Minding Your Mental Health in the Midst of the COVID-19 Pandemic
Dr. Jay-Sheree Allen, Guest Contributor
Suppose you are driving on the interstate in wintry conditions and you end up in a very deep ditch. No matter how much you press on the gas pedal — you’re not getting out. When this happens, you need help, in the form of a tow truck and emergency responders. It doesn’t mean that you won’t be able to drive again. It just means that at this moment, you are in a deep ditch and you need some help.
I am a Family Medicine Physician and that’s how I approach difficult conversations surrounding mental health with my patients.
With this pandemic causing numerous deaths worldwide, a significant disruption in our daily routines, loss of income and cancellation of special events, it will inevitably impact the state of our mental health.
This has already been demonstrated with a significant increase in the prescriptions filled for anxiety, depression and sleeping disorders and millions of Americans who have filed for unemployment. We therefore need to acknowledge that this is a stressful time and will affect us all in different ways.
Be mindful of the ways in which this increased stress regarding this pandemic can show up in your daily lives:
- Fear and worry about your own health and the health of your loved ones
- Changes in sleep or eating patterns
- Worsening of chronic health problems
- Increased use of alcohol, tobacco, or other drugs
It is therefore important to take care of yourself and your community:
- Continue to follow guidelines from your trusted health professionals
- Take breaks from watching or reading news stories
- Limit your use of social media if it’s causing you to feel overwhelmed
- Take care of your body
- Take deep breaths, exercise or meditate
- Eat healthy, well-balanced meals
- Get plenty of sleep
- Avoid alcohol and drugs
- Try to do some safe activities you enjoy that still allow you to maintain your social distance
- Connect with others and talk with people you trust about your concerns and how you are feeling.
I will say; however, that lifestyle interventions are great — but they sometimes aren’t enough. In those cases, we recommend therapy, medications or maybe even a referral to a specialist for more treatment options.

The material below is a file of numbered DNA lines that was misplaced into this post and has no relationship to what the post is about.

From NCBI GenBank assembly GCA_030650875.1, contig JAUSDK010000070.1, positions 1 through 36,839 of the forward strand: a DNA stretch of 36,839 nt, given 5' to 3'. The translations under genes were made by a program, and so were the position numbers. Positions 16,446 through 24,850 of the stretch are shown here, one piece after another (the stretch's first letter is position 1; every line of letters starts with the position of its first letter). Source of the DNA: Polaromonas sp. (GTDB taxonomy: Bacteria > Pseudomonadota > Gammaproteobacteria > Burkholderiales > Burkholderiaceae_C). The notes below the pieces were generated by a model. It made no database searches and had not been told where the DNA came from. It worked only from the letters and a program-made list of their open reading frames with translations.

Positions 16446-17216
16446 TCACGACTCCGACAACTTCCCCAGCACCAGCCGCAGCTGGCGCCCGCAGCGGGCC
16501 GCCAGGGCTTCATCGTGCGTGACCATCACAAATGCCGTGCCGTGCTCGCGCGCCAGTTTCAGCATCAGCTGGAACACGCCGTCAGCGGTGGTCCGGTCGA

On the interstate in wintry conditions, the goal is to get the car out of the ditch and get you to safety. Similarly a treatment plan is meant to get you back to your best state of mental health, again.
Dr. Jay-Sheree Allen is a Board-Certified Family Medicine Physician and National Health Service Corps Scholar currently practicing in an underserved clinic and critical access hospital in Central Minnesota. She completed her residency training at the Mayo Clinic. While there, she was as a member of the Mayo Clinic Alumni Association Board of Directors and the President of the Mayo Fellows Association. She graduated from Meharry Medical College in Nashville Tennessee and was the recipient of the Family Medicine Leadership Award. She received her Bachelor’s degree in Psychology, Magna Cum Laude, from The City College of the City University of New York where she was a Colin Powell Fellow.
She founded Women of Excellence, Strength & Tenacity (WEST) an organization dedicated to empowering young women to live up to their highest potential. She continues to support philanthropic efforts in medicine, through volunteering locally and abroad.
She is committed to improving the health of our generation, both locally and globally, through the promotion and practice of primary care and preventative medicine. Recognizing the power of media, to deliver relevant and timely health messages outside of the confines of a limited clinic appointment, she has published numerous articles with ABC News in New York City as a Medical Journalism Intern and has recorded multiple episodes for CentraCare’s Your Health podcast.